Galvanic Corrosion – is similar to the operation of a battery. Two dissimilar metals in contact with an electrolyte create a natural electrical current. Lead/zinc-acid battery in your boat is an excellent example. Prevention of this problem is based on good planning and knowledge of what’s being used on your vessel. These are some potential causes of galvanic corrosion:

  • Using dissimilar metals on the vessel that come into contact with the salt water. This could include using steel bolts or copper based bottom paint on an aluminum hull.
  • Mixing different types of bottom paint on the same vessel.
  • Mooring vessels with incompatible hull construction next to each other. An example would be a steel vessel placed immediately next to aluminum vessel.

 

Electrolysis – is the result of potential current existing between two different objects. It is normally caused by stray electrical current. Electrolysis is much more destructive than galvanic corrosion. To prevent electrolysis, the vessel must be wired properly and outside sources of stray current must be identified. These are a few possible sources of electrolysis:

  • Using a common automotive battery charger. Most automotive chargers have their primary and secondary transformer windings electrically connected which allows stray current to enter the vessel’s grounding system. Use a marine rated charger, which will have an isolation transformer to prevent current passing across the charger’s windings.
  • A welder using DC current can induce a current into the water if any of the welding cables are frayed or bare. A better solution is to place the welder onboard the vessel being repaired and connect welder ground directly to project, or as close as possible.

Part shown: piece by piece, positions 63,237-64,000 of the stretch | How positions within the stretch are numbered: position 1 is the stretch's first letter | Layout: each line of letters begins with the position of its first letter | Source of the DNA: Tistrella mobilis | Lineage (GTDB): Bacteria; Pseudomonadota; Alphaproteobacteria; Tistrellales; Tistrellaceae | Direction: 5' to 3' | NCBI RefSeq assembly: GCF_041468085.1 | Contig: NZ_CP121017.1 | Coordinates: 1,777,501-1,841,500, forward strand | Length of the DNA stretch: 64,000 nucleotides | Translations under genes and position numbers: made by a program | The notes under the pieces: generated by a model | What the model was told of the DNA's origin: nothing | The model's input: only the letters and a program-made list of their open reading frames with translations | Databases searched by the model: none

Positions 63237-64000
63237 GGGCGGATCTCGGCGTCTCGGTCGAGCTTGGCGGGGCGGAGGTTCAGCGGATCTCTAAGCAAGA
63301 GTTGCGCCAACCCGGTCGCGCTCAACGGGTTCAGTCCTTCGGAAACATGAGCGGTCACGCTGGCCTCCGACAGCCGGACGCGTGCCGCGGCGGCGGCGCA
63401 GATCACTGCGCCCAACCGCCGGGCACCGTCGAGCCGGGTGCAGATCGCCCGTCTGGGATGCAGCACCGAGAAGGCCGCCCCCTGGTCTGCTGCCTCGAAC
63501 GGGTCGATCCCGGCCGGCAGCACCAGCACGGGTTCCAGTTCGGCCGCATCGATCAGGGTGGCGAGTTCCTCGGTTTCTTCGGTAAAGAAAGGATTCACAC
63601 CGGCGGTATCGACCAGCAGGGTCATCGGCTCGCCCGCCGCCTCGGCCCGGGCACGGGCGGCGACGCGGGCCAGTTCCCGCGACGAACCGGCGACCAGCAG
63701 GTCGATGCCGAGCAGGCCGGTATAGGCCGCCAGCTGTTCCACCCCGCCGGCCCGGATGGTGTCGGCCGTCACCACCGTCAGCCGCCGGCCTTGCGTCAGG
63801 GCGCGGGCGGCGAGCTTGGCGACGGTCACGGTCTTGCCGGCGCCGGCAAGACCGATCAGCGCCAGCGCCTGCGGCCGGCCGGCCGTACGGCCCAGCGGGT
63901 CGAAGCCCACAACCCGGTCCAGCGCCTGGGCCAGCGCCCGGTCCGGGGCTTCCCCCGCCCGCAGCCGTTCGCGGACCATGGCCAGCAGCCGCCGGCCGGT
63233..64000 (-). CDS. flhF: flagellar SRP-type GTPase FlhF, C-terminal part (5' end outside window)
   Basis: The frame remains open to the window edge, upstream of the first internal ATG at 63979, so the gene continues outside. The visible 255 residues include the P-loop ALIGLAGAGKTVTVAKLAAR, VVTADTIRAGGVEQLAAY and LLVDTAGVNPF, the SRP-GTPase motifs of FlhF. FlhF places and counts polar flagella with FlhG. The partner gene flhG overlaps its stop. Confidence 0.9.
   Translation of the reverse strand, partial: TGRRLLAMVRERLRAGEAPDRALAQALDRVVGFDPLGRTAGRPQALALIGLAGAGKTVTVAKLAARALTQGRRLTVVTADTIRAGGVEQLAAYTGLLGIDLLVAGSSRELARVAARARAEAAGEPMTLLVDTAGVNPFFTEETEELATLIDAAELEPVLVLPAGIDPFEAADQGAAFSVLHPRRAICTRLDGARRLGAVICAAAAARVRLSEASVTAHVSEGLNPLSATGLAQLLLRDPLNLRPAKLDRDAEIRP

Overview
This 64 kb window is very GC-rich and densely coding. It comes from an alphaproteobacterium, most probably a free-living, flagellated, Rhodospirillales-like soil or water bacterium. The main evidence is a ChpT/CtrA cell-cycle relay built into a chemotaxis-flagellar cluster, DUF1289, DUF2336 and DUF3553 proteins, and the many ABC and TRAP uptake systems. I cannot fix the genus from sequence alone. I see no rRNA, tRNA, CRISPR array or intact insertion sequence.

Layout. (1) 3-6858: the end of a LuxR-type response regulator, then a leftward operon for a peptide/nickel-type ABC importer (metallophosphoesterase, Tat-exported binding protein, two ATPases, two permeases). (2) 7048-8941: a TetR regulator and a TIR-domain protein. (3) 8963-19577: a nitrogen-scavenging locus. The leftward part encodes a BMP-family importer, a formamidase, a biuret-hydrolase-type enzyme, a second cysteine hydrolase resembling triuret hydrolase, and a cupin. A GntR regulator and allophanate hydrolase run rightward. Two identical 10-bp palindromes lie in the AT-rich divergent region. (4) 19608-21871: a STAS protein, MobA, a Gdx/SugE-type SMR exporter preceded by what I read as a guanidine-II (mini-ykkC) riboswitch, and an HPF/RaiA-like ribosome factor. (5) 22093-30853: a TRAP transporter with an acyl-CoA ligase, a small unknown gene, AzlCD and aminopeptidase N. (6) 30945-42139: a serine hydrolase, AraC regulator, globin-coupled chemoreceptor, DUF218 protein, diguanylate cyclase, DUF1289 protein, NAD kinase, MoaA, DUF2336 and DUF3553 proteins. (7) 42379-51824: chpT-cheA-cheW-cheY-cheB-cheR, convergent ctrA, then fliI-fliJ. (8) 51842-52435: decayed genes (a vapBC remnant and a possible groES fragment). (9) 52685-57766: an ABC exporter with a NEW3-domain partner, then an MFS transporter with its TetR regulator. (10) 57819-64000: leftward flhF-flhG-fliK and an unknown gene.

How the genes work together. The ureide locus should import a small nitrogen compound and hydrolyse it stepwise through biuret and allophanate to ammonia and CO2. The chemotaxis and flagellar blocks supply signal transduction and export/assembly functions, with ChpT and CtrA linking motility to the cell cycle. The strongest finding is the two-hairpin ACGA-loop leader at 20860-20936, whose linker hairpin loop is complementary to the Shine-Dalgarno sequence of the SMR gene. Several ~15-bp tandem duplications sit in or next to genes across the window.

• Having two bilge pumps with their connections reversed, i.e., the frame of one pump is negatively grounded and the frame of the second pump is connected to the positive side of the electrical system.
  • The ground and neutral of the vessel’s electrical system are not isolated or the shore power cord is improperly connected. Power should be taken only from hot and neutral terminals. Drawing power from hot and ground terminals will induce stray current into the harbor, and poses a hazard to anyone in the water near the vessel.

 

Prevention - Kodiak harbor has policies in place that regulate the use of shore power cords to help reduce stray current and fire hazards:

  • Electrical systems and equipment used within Kodiak municipal harbors must comply with NFPA 70, National Electrical Code and Chapter 3 of NFPA 303.
  • Cords need to be designed for marine use and kept out of the water at all times.
  • The typical household extension cord is not acceptable.
  • Cords with current carrying capacity of less than thirty (30) amps may not be used. Flexible cords will be used only in continuous lengths without splicing or taps.
  • Cords, attachment plugs and connector bodies will not be smaller than required for the rated current of the attached cord or connected equipment.
  • Infrared heating lamps may only be used with porcelain type sockets.
  • Any heater capable of causing a fire if overturned must be equipped with a safety switch that will disconnect electric current to the heater if overturned.

 

Source: Northern Harbors & Small Ports: Operations and Maintenance, with permission from author, Allan Sorum, Valdez Harbormaster.